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I'm trying to develop a PHP script that lets users upload shapefiles to import to a postGIS database.

First of all, for the conversion part, AFAIK we can use shp2pgsql to convert the shapefile to a postgresql table; I was wondering if there is another way of doing the conversion, as I would prefer not to use the exec() command.

I would also appretiate any idea on storing the data in a way that does not require dozens of uniquenamed tables.

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Can you be more specific about what a "shape" is? If it is a polygon having lines between a number of (x, y) nodes, then a table having (x, y, ord) columns will do the trick. The ord is to keep the coordinates in the right order, of course. – halfer Jul 11 '13 at 14:34
    
@halfer 'shapefile's are datasheets, containing a column with geometrical data. – Fardin Jul 11 '13 at 14:36
1  
What is the cause for needing "dozens of unique named coloumns"? I don't see anything in base file structure that would require this in the data output. Also, why do you want to avoid exec/shellcmd/etc? Running an external compiled application to convert the data will be far more efficient than attempting to process the data with something like PHP, and there is nothing particularly wrong with doing so. – Jacob S Jul 11 '13 at 14:44
    
@JacobS Sorry, my bad. I meant "tables"! – Fardin Jul 12 '13 at 10:09
up vote 2 down vote accepted

There seems to be no other way than using the postgresql's binary to convert the shapefile. Although it is not really a bad choice, I would rather not use exec() if there is a PHP native function, or apache module to do it! However, it sounds like exec is the only sane option available. So I'm going to use it. No hard feelings! :)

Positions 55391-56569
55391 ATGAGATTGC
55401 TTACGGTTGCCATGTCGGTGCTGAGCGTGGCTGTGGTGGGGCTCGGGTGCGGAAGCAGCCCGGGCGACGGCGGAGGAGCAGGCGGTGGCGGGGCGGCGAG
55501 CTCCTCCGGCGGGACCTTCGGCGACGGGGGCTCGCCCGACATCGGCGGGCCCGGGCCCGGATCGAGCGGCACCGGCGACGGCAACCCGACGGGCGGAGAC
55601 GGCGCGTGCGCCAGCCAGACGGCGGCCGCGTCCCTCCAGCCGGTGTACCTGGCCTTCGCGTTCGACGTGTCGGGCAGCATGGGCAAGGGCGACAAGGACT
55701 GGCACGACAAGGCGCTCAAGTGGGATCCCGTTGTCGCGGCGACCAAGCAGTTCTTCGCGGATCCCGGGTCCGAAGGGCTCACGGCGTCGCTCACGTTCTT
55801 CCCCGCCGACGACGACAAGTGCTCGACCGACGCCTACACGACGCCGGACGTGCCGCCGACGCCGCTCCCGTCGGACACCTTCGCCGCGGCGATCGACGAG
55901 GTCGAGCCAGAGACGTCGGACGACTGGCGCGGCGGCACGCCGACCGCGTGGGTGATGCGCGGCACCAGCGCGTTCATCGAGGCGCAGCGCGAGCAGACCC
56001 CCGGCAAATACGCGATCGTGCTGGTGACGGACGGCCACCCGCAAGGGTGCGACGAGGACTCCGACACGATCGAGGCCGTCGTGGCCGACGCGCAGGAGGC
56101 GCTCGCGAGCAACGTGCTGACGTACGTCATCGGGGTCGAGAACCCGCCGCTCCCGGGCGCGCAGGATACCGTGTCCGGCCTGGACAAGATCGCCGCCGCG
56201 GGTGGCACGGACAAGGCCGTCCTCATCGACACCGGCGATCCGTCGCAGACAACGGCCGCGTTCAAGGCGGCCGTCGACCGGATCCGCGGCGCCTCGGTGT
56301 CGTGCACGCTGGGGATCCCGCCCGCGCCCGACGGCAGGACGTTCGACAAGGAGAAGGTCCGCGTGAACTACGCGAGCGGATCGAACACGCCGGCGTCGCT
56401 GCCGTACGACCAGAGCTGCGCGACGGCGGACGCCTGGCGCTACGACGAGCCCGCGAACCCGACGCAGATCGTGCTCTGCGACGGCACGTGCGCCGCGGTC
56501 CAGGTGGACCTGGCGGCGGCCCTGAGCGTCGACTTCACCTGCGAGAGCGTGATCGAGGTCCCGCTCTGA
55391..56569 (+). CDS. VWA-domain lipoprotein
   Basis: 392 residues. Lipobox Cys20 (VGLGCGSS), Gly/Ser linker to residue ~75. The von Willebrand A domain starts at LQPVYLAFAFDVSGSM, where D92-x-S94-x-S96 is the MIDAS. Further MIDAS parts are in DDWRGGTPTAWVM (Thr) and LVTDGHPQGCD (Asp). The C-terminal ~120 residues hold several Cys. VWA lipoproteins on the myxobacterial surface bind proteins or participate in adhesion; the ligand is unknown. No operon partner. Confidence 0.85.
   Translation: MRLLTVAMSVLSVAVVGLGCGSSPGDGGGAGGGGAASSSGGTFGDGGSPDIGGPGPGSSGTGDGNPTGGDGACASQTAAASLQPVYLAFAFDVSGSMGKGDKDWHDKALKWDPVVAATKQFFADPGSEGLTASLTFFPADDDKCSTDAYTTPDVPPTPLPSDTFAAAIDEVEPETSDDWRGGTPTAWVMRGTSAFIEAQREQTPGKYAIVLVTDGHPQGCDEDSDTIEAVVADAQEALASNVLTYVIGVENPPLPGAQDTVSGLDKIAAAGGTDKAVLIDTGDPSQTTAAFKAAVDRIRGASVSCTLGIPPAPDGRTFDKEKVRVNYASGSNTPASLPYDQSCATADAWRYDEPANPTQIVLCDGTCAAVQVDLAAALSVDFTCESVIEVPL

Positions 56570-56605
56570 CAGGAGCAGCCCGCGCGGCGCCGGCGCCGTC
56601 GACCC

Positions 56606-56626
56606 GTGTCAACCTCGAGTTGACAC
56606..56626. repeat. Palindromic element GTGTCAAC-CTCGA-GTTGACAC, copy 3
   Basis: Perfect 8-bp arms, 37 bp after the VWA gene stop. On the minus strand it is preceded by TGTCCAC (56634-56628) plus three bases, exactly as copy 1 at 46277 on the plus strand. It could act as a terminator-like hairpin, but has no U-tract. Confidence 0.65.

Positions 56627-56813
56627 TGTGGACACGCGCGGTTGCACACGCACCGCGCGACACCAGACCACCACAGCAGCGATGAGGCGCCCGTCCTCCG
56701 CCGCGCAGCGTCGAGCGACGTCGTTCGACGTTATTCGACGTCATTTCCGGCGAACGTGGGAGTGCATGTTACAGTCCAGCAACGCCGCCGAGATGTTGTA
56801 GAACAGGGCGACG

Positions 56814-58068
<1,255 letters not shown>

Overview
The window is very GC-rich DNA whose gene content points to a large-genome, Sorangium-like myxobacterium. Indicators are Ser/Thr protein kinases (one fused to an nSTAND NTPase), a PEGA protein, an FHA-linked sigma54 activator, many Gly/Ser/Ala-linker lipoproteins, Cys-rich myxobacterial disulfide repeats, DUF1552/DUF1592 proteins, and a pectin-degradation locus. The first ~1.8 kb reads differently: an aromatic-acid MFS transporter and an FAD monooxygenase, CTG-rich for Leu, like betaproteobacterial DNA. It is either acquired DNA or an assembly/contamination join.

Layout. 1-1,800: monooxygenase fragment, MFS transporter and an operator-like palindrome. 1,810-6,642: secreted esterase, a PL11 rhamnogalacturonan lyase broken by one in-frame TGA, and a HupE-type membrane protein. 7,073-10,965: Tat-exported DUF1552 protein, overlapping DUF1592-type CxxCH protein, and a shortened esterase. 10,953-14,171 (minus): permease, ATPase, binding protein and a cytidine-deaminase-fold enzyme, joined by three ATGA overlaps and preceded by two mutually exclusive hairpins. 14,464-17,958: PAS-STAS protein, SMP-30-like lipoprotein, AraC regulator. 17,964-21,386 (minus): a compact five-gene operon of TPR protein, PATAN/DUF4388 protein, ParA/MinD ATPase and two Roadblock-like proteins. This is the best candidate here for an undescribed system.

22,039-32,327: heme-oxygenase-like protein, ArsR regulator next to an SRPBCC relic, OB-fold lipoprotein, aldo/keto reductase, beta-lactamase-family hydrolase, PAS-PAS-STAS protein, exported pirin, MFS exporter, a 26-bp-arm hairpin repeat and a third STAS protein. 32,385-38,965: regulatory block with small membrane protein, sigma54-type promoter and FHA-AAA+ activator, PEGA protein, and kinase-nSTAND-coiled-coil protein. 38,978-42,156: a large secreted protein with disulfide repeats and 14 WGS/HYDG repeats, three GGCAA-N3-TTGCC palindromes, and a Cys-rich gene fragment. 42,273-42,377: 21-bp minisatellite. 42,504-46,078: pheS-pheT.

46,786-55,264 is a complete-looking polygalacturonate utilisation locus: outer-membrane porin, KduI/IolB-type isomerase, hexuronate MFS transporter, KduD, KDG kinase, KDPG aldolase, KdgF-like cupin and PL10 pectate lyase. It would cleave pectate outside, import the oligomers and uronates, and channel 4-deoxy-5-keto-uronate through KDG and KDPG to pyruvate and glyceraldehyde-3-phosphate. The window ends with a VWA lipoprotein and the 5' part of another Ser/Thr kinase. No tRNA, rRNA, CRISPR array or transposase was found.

About the last part, it's a different question and should be asked separately. Although, I'm afraid there is no other way of doing it.

UPDATE example added

$queries = shell_exec("shp2pgsql -s ".SRID." -c $shpfilpath $tblname")
                    or respond(false, "Error parsing the shapfile.");
pg_query($queries) or respond(false, "Query failed!");
  • SRID is a constant containing the "SRID"!
  • $shpfilpath is a path to the desired ShapeFile
  • $tblname is the desired name for the table
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How exactly did you use it? Can you provide an example? Thanks – dkar Mar 26 '15 at 22:02
    
Thank you @Fardin! – dkar Mar 28 '15 at 15:50

See this blog post about loading shapefiles using the PHP shapefile reader plugin from here. http://www.phpclasses.org/package/1741-PHP-Read-vectorial-data-from-geographic-shape-files.html. The blog post focuses on using PHP on the backend to load data for a Flash app, but you should be able to ignore the flash part and use the PHP portion for your needs.

Once you have the data loaded from the shapefile, you could convert the geometry to a WKT string and use ST_GeomFromText or other PostGIS functions to store in the database.

Regarding the unique columns for a shapefile, I've found that to be the most straightforward way to store ad-hoc shapefile attributes and then retrieve that data. However, you could use a "tuple" system, and convert the attributes to strings, then store them in arbitrarily named columns (col1, col2, col3, etc.) if you don't care about attribute names or types.

If you cared about names and types, you could go one step further and store them as a shapefile "schema" in another table.

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  • Write your shp2pgsql and define its parameters using text editor ie sublime notepad etc.
  • Copy, paste and change shapefile name for each layer.
  • Save as a batch file .bat.
  • Pull up command window.
  • Pull up directory with where yu .bat file is saved.
  • Hit enter and itll run the code for all your shapefiles and they will be uploaded to the database you defined in writing your code.
  • Use qgis, go to postgis window and hit connect.

You are good to go your shapefiles are now ready to go and can be added as layers to your map. Make sure the spatial reference matches what they were prior to running it. Does that make sense? I hope that helped its the quickest way.

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Unfortunately not. As I mentioned, it's an script that enables the users of the website to upload their own shapefiles. Welcome to SOF though :) – Fardin Aug 15 '14 at 9:05

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